Minimising penalties - how to claim a waiver?

Depending on the results of a tax inspection, a penalty of 20% of the additionally assessed tax or 1% of the amount by which a tax loss was reduced may become due. This amount is fixed, and cannot be reduced by tax administrators on their own. However, the penalty may be waived, up to 75%, based on the taxpayer’s request. In justified cases, the final penalty may thus drop to 5% of the additionally assessed tax or the amount by which the tax loss claimed was reduced. Below we summarise the conditions and procedure for claiming the waiver.

How to apply for a waiver?

The application for a waiver of penalty is subject to an administrative fee of CZK 1,000 (unless the amount to be waived is less than CZK 3,000) and must be filed within three months after the order to pay the additionally assessed tax has entered into effect. This means that if an appeal has been filed against the order, the application shall only be filed once the appeal procedure has been closed. The waiver of the penalty is conditional upon the payment of the additionally assessed tax: the tax does not have to be paid at the time of applying for the waiver, rather at the time when the application is being assessed by the tax authority. At this point, the penalty itself does not have to be paid, but until it is waived, it remains a due and payable liability, which may have negative implications when applying for subsidies, etc. This can be eliminated by applying for a penalty payment deferment on the grounds of the expected waiver. It is also possible to pay the penalty and, once the waiver is granted, apply for a refund of the overpayment; this is necessary, as the tax authority does not refund overpayments automatically.

While the tax authority does not provide a form that should be submitted, it recommends that the application specify who is applying, to whom it is addressed, and what its subject is. A successful application should also contain a rationale stating the arguments for the waiver.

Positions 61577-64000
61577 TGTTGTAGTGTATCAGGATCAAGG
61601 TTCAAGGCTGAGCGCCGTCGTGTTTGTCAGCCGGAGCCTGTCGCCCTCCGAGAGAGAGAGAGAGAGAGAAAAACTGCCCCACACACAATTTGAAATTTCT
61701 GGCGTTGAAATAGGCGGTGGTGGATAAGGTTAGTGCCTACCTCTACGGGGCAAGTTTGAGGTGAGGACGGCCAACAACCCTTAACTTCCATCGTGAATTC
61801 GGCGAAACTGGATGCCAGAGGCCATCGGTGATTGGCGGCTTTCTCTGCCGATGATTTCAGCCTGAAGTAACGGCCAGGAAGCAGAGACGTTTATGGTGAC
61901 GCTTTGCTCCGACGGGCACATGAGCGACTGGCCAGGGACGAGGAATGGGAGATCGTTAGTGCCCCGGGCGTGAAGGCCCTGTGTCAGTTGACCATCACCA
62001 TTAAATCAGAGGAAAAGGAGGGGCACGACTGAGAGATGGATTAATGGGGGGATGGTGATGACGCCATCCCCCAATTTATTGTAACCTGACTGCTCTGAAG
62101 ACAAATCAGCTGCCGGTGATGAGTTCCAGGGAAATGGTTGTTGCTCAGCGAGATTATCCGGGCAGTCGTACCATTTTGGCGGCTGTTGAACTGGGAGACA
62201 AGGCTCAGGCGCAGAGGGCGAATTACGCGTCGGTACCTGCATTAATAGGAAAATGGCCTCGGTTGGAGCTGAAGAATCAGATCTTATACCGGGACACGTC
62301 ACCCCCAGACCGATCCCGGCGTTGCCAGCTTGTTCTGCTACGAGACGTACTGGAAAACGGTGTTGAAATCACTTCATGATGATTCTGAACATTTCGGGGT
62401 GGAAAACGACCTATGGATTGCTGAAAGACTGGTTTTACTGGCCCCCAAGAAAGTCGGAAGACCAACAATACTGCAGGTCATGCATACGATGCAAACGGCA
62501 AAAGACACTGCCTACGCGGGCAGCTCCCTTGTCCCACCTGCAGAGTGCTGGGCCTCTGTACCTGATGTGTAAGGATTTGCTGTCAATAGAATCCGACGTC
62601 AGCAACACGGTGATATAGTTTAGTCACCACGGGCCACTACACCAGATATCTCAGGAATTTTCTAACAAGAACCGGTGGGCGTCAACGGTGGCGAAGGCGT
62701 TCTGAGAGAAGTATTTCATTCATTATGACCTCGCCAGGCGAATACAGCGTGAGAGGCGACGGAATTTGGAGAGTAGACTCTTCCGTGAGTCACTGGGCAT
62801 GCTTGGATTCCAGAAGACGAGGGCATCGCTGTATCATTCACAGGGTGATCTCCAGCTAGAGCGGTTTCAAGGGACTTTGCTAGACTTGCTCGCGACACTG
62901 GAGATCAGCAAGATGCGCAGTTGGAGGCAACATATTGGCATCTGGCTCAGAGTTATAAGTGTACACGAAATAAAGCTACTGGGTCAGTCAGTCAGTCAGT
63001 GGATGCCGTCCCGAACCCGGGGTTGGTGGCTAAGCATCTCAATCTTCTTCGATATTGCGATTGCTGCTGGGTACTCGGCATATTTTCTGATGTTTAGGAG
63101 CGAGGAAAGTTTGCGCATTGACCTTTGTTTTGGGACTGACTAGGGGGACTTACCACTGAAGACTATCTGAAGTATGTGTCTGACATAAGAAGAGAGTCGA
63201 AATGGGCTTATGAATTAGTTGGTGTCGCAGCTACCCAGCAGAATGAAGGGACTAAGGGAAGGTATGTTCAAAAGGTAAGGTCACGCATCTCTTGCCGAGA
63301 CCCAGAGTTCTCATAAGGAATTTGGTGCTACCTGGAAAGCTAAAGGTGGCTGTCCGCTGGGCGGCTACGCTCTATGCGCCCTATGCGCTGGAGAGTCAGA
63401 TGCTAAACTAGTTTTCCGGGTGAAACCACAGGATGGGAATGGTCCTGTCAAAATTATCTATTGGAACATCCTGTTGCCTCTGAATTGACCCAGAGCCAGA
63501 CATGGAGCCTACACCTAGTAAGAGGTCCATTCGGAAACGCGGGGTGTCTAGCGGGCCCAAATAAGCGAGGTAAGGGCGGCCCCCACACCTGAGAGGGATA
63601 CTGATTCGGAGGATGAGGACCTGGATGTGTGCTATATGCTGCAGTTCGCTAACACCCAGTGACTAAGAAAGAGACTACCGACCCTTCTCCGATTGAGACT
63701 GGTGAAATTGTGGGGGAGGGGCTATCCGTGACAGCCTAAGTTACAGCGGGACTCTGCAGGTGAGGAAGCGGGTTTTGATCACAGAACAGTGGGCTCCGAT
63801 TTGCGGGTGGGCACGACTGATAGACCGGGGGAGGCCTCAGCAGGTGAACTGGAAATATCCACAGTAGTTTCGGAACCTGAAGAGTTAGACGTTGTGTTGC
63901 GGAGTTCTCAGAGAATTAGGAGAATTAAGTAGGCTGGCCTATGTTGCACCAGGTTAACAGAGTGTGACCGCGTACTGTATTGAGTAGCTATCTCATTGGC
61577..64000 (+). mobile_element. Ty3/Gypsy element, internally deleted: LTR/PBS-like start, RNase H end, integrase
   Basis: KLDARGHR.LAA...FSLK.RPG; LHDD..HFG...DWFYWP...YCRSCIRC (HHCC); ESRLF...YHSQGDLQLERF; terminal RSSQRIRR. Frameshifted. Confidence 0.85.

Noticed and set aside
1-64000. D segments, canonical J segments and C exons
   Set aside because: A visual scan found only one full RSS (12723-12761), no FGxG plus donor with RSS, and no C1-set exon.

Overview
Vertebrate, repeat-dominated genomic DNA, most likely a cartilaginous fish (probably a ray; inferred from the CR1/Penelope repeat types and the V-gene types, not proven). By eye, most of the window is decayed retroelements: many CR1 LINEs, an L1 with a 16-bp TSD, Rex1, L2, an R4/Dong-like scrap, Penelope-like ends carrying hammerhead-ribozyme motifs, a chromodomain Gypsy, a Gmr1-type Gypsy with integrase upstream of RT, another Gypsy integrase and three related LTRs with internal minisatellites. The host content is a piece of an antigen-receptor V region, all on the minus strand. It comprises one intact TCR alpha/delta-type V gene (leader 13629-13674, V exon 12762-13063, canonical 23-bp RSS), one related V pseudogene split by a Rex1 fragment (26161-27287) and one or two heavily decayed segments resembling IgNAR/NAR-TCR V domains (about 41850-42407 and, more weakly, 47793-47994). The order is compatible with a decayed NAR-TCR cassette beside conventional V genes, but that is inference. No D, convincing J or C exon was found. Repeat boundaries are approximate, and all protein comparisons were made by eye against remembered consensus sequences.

How much can be waived?

When deciding on the application, the tax authority in particular follows General Financial Directorate Instruction D-47. In accordance with the instruction, they first check that the necessary preconditions for granting the waiver have been met. After that, they decide on the amount of the penalty to be waived.

A waiver will not be granted if the taxpayer or its statutory body (typically a statutory representative of a limited liability company or a member of the board of directors of a joint stock company) has grossly violated tax or accounting regulations in the last three years. This means that a waiver will not be granted to ‘unreliable VAT payers’, perpetrators of tax-related crimes, or those who have not filed their tax returns on time two or more times in the last 12 months while being called upon by the tax administrator to do so. 

The amount of the waiver is determined by the extent of the taxpayer’s collaboration in the additional tax assessment. This does not mean that taxpayers should not defend themselves or not be active during the tax inspection. On the contrary, a passive and uncollaborative approach – not responding to calls, not submitting required documents, not allowing the initiation of the tax inspection, concealing evidence –  may result in a lower amount of the waiver: for any such conduct, the amount waived shall be reduced by 20 to 100%.

The last criterion to be assessed is the frequency of breaches of duties in tax administration. This means, for instance, whether the taxpayer has been fined under the Tax Procedure Code two or more times in the last three years, or whether any other tax arrears are being enforced against them. These circumstances reduce the penalty’s waivable portion by a further 50%.

Penalty waivers can be an efficient way to minimise the costs associated with additional tax assessments. The conditions of the waiver have been set up to motivate taxpayers to duly meet their obligations and collaborate during tax inspections. 

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